A federal judge late Monday issued an order blocking deportation of some 1,400 Iraqis — many with serious criminal records including murder — ruling that the government sprung a sneak-attack on them, and they must be given a chance to reargue their deportation cases.
Judge Mark A. Goldsmith, an Obama appointee to the federal bench, sided with the mainly Chaldean Christian migrants, who said they feared persecution at the hands of a Muslim government and Islamic State insurgents should they be forced to go back home.
Judge Goldsmith agreed, saying the consequences could be “lethal,” and saying even if the U.S. deports them to Baghdad, which is under government control, “the ever-shifting fortunes of war” could mean they end up in Islamic State territory later.
“Each Petitioner faces the risk of torture or death on the basis of residence in America and publicized criminal records; many will also face persecution as a result of a particular religious affiliation,” the judge wrote.
Judge Goldsmith becomes the latest Democratic-appointed judge to block the Trump administration’s immigration actions, following a series of judges who have curtailed his sanctuary city crackdown, tried to stop his temporary travel ban and refugee pause and prevented him from stripping DACA deportation amnesty status from one illegal immigrant.
The new ruling carves out new ground, though.
Under federal law, immigration cases are supposed to be heard in immigration courts, and can be appealed to circuit courts. District court judges aren’t supposed to question those decisions.
But Judge Goldsmith said in cases where severe rights violations are possible, judges have to step in — and he said the law preventing them from doing so is unconstitutional.
“This ruling continues to block the government from recklessly sending these individuals into harm’s way,” said Judy Rabinovitz, deputy director of the American Civil Liberties Union’s Immigrants’ Rights Project. “The court’s action could literally save lives.”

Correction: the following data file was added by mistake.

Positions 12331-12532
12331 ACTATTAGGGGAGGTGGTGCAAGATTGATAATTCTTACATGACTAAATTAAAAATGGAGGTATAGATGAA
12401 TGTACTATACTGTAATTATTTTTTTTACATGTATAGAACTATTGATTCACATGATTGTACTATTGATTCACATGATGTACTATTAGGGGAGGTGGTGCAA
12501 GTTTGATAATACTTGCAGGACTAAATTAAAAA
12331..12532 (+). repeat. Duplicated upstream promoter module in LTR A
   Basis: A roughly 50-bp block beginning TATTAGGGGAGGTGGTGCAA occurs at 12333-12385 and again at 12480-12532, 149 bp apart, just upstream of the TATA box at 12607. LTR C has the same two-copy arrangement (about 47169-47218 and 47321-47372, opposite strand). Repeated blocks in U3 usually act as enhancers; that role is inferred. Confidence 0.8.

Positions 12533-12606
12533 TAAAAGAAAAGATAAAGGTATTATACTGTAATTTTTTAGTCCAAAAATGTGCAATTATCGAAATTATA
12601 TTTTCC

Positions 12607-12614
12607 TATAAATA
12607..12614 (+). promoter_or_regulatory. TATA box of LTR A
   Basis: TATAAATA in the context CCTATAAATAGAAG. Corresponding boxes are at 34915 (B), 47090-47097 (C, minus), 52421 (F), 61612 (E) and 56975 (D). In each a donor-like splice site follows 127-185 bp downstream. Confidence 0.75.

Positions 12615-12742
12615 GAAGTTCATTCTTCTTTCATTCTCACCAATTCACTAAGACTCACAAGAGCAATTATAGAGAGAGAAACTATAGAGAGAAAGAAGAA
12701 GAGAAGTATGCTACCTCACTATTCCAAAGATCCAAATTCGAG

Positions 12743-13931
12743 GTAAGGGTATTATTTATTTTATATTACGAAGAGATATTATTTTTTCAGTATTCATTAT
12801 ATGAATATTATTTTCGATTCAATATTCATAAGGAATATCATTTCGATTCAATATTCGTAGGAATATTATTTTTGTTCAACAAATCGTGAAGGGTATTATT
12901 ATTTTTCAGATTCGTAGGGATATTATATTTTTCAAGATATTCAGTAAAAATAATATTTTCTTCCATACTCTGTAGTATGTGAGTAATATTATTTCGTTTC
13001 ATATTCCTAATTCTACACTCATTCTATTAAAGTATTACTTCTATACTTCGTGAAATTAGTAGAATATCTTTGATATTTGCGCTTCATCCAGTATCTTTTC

In nearly every case, the Iraqis in question have a criminal record. Charges range all the way up to murder and rape. The migrants have served their sentences, and were ordered deported — in some cases decades ago — but have remained in the U.S. because until earlier this year, Iraq hindered deportations.
After the Trump administration struck an agreement in March, deportations resumed, and Immigration and Customs Enforcement (ICE) agents began to seek out migrants who’d been released because they couldn’t be deported.
The migrants argue that because Iraq wasn’t accepting deportees, they never really feared being sent back so they never challenged their orders of removal. Now that deportation is a real danger, they said they should get another chance in court.
The judge Monday sided with them, saying a delay in their removals was a small price to pay for protecting their constitutional rights.
He also chided the government for making it tough for some of the migrants to reopen their cases, saying limits on visiting and phone calls, and moving detainees around, prevents them from working on their cases with lawyers.